Industry View from Leo Craig, general manager at Riello UPS Ltd on Flexibility, efficiency and availability: The key factors for today’s modern data centres in this month’s Business Reporter.
The use of the internet now touches virtually every aspect of our lives, whether at home using social media, online shopping and banking, or even controlling the heating and lighting in our homes.
Many of us use apps that monitor our fitness regimes and how far we have walked or run, we use GPS for navigation and travel information and at work we literally rely on emails, websites and video conferencing throughout our working day. We live in a data-driven age that is run from our laptops, tablets and mobile phones.
“Few people realise that all this data has to be stored and processed somewhere up in the cloud,” says Leo Craig, general manager at Riello UPS. “The cloud is discussed as a mythical concept, but it’s actually very real, and otherwise known as a data centre or more precisely, a whole lot of data centres spread across the world. Organisations like Amazon, Apple and eBay and other large businesses have their own data centres, while other organisations will share purpose-built data centres. One thing is for sure, we will continue to see data centres grow in number in line with our ever-increasing need for data.”
Today’s data centres that handle all our internet requirements have to ensure that the service they offer is available 24/7 365 days a year. The one most crucial thing they need to achieve this is continuous reliable power, as they simply cannot afford a power cut to bring down their service. Imagine how much revenue a site such as Amazon would lose if they went offline for just an hour, and all those customers moved over to another online store?
To mitigate the potential of a power outage, all data centres use an Uninterruptible Power Supply (UPS). Craig said: “A UPS can protect hardware such as computers, data centres, telecommunication equipment or other electrical equipment in the event of an unexpected power disruption.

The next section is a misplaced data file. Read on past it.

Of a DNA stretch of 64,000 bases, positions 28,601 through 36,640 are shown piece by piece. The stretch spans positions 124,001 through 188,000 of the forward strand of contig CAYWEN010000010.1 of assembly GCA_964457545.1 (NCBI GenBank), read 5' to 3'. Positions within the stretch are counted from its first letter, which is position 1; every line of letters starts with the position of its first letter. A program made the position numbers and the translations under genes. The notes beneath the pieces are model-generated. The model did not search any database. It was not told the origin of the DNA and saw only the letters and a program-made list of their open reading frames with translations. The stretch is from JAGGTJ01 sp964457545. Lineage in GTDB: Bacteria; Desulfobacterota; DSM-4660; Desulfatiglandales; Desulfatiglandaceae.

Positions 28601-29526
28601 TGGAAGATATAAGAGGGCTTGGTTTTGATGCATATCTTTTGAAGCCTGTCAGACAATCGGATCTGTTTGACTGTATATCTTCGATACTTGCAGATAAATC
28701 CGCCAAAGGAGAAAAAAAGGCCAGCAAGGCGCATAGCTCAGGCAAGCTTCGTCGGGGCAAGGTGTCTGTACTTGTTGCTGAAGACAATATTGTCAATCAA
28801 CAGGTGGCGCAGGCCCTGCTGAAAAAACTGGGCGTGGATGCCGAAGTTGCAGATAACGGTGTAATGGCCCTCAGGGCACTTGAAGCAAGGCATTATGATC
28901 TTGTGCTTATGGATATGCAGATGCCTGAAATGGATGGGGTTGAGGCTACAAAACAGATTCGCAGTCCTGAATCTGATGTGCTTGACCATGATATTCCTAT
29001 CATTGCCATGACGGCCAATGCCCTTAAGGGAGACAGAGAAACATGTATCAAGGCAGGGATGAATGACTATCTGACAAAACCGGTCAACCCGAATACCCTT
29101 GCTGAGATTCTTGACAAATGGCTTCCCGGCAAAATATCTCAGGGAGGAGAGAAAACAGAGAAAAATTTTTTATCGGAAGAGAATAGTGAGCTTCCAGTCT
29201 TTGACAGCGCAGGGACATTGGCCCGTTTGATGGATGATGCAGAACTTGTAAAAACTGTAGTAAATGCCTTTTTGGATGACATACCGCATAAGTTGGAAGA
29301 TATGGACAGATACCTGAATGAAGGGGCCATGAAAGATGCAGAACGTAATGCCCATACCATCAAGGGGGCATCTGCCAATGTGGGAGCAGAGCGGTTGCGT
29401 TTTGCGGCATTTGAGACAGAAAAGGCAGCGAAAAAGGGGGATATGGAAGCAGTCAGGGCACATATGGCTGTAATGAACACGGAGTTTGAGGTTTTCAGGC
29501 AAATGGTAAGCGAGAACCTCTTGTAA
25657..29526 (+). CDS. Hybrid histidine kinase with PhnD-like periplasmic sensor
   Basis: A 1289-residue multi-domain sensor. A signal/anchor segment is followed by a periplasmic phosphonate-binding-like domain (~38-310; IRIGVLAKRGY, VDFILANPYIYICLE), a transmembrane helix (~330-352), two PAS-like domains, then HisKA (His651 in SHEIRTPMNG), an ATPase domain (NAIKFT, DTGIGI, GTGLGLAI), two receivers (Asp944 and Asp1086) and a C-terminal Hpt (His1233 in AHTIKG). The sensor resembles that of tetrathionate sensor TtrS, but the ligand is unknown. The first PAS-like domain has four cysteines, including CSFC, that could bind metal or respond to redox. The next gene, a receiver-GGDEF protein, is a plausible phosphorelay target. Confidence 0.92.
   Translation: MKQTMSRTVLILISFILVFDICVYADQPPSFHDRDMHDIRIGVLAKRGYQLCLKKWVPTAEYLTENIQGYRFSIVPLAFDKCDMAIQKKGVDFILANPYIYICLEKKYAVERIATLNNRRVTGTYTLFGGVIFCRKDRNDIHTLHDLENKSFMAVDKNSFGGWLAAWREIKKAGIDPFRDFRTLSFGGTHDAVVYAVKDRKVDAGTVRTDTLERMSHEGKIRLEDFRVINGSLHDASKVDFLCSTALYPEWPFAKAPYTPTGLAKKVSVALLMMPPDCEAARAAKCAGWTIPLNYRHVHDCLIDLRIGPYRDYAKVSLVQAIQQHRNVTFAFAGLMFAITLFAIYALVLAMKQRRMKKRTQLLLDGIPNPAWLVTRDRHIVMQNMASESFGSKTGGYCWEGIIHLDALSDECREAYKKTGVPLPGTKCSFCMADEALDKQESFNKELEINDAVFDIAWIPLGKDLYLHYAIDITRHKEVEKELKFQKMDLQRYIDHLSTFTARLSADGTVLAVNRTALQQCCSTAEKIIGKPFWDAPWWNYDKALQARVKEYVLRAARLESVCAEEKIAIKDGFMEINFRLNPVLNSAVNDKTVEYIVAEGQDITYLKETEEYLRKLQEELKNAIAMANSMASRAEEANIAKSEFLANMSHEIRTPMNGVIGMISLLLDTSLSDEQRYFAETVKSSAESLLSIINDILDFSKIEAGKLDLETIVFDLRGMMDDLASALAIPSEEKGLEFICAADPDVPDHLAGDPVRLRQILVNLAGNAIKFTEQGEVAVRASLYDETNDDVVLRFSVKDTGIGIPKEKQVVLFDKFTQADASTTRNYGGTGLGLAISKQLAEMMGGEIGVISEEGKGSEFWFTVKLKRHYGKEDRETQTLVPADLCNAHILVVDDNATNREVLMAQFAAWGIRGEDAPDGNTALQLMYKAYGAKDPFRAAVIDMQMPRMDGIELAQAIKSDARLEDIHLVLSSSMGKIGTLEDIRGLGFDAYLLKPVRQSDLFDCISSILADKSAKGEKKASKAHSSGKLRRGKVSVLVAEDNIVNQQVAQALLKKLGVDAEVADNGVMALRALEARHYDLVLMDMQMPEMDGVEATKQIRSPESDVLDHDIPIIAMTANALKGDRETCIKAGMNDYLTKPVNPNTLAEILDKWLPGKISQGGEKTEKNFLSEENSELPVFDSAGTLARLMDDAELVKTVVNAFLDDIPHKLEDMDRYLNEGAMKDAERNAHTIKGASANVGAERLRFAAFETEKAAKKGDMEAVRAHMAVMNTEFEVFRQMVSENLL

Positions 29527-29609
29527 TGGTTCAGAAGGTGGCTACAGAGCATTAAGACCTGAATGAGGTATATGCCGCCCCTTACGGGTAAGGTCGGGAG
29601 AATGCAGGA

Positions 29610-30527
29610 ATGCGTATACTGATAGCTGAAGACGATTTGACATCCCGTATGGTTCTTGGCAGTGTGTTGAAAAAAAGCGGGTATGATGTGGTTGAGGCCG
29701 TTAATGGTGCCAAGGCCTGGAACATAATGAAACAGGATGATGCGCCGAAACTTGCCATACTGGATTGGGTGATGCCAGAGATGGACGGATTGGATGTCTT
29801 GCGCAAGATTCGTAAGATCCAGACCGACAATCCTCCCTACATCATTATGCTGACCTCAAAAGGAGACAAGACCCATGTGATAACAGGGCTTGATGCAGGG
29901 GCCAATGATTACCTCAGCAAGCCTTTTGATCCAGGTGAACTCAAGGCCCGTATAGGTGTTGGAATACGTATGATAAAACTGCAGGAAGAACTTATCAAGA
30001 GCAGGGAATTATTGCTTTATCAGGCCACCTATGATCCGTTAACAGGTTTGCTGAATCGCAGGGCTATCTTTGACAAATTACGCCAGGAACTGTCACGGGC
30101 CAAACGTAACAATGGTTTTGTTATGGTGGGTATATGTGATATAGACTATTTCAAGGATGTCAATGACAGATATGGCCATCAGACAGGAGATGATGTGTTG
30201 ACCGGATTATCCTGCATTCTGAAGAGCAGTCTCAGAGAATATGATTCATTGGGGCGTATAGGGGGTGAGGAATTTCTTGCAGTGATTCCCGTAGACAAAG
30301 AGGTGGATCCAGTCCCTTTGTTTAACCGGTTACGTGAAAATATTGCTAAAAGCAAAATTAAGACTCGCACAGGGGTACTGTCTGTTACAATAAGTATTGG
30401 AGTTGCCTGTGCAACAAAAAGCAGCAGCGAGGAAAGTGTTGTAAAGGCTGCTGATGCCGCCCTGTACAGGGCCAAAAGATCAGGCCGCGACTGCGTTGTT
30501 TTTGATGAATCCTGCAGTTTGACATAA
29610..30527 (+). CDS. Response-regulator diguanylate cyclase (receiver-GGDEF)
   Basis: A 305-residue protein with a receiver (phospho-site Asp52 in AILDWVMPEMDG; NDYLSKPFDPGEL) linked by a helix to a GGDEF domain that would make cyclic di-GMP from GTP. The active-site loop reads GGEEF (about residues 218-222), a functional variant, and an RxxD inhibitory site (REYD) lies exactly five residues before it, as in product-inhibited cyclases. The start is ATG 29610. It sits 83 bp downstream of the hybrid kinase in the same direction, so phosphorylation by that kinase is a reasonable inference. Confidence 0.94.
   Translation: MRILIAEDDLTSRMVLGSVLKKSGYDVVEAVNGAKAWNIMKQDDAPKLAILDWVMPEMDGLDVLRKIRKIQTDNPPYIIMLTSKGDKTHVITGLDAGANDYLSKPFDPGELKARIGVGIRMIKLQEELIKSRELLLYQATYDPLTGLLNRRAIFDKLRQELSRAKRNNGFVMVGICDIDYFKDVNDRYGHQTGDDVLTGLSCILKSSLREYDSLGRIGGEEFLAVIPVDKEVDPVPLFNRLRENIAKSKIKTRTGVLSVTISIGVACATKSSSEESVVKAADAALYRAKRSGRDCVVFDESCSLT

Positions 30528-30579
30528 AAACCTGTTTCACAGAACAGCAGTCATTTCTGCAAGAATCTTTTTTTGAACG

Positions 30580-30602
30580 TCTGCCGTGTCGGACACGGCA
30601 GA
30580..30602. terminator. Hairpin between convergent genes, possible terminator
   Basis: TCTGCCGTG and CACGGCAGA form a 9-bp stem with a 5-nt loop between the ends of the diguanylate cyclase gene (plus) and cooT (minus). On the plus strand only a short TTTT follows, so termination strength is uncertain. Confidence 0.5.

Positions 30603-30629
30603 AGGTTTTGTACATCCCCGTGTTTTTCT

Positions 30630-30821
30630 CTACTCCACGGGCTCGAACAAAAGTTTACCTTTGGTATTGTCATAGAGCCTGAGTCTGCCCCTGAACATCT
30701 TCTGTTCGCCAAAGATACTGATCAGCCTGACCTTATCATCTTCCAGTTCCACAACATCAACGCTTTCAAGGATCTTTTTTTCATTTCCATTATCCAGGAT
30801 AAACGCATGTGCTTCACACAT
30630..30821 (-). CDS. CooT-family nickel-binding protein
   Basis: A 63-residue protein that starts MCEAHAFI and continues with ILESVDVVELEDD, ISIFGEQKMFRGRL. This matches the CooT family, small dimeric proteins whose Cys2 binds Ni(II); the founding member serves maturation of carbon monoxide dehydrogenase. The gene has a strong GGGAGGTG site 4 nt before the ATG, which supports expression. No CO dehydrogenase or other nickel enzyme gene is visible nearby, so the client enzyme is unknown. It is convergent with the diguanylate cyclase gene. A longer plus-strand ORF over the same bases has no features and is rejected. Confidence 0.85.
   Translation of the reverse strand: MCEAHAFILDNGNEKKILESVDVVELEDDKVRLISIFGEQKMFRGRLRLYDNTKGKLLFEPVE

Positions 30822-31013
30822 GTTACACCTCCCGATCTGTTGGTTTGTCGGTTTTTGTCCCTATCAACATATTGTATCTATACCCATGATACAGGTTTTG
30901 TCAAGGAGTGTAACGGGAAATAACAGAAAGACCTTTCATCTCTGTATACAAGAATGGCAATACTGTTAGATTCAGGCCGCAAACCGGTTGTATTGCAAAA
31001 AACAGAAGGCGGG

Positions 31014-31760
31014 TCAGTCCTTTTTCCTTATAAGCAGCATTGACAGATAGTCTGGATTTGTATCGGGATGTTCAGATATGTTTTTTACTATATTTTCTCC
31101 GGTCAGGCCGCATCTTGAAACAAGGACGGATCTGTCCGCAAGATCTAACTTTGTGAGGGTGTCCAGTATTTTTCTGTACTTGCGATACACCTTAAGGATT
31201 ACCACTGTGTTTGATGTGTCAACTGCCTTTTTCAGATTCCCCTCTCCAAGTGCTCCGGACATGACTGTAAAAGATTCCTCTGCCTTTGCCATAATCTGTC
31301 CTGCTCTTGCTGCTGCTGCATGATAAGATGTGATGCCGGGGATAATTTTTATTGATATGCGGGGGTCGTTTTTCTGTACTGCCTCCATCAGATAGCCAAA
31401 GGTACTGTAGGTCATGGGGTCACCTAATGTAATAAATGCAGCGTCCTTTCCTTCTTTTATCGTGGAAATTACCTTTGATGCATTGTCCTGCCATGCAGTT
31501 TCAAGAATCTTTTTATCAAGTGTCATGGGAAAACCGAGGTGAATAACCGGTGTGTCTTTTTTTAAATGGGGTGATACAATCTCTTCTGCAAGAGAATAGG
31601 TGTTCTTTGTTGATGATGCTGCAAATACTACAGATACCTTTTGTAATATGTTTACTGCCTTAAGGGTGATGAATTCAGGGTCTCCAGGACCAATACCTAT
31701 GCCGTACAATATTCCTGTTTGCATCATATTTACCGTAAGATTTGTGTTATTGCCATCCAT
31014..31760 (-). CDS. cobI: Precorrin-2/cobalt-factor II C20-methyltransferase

“The UPS lies at the heart of the data centre and keeps not just the servers but the actual infrastructure in the building ticking over as well. While a UPS system primarily filters the line to ensure the power is ‘clean’ enough to prevent glitches, sags and surges, adding a UPS battery pack into the equation means that the power flow is also constant, meaning a critical load will still be supplied with power for a crucial period even if the mains fails.”
UPS systems have been around for years but, like everything in our modern world, they have been forced to become more energy efficient. The same applies to the data centre itself which faces increasing pressure to not only supply all the data requirements needed, but to also become more efficient because of the amount of power they consume in order to do this. In 2007, data centres in Western Europe alone used a huge 56TWh of power, and this figure is likely to almost double to 104TWh by 2020.
The modern data centre is really driven by three factors – flexibility, efficiency and availability. It needs the flexibility to change with consumer trends and demands, efficiency to ensure it maximises the energy being used to keep costs down and meet UK and EU green targets, and availability to ensure services continue no matter what.
The UPS plays an important role in all of these factors, while still having to meet the demands of the modern data centre. As the use of the cloud increases, so does the speed at which UPS technology is evolving to cope with this. Only a few years back, data centres were forced to install much bigger UPSs to meet capacity for years to come but now the focus is on more compact UPS systems and design. Riello UPS for example recently launched its multi power modular UPS, designed to achieve the highest levels of resilience and performance in space-conscious data centre environments.
With reports highlighting concerns about power supply shortages, many UPSs are now smart grid ready and can be integrated with the National Grid. This means that at times of peak demand, the UPS can actually go off grid (taking the strain off the networks) and use energy already stored up to keep the data centre running. Riello UPS has invested heavily in developing these types of smart grid ready products such as the Master HP, Master HE and Multi Sentry ranges. Technologies like this will be key to an energy efficient future in which businesses will have the power to adapt how they work and contribute to a greener economy.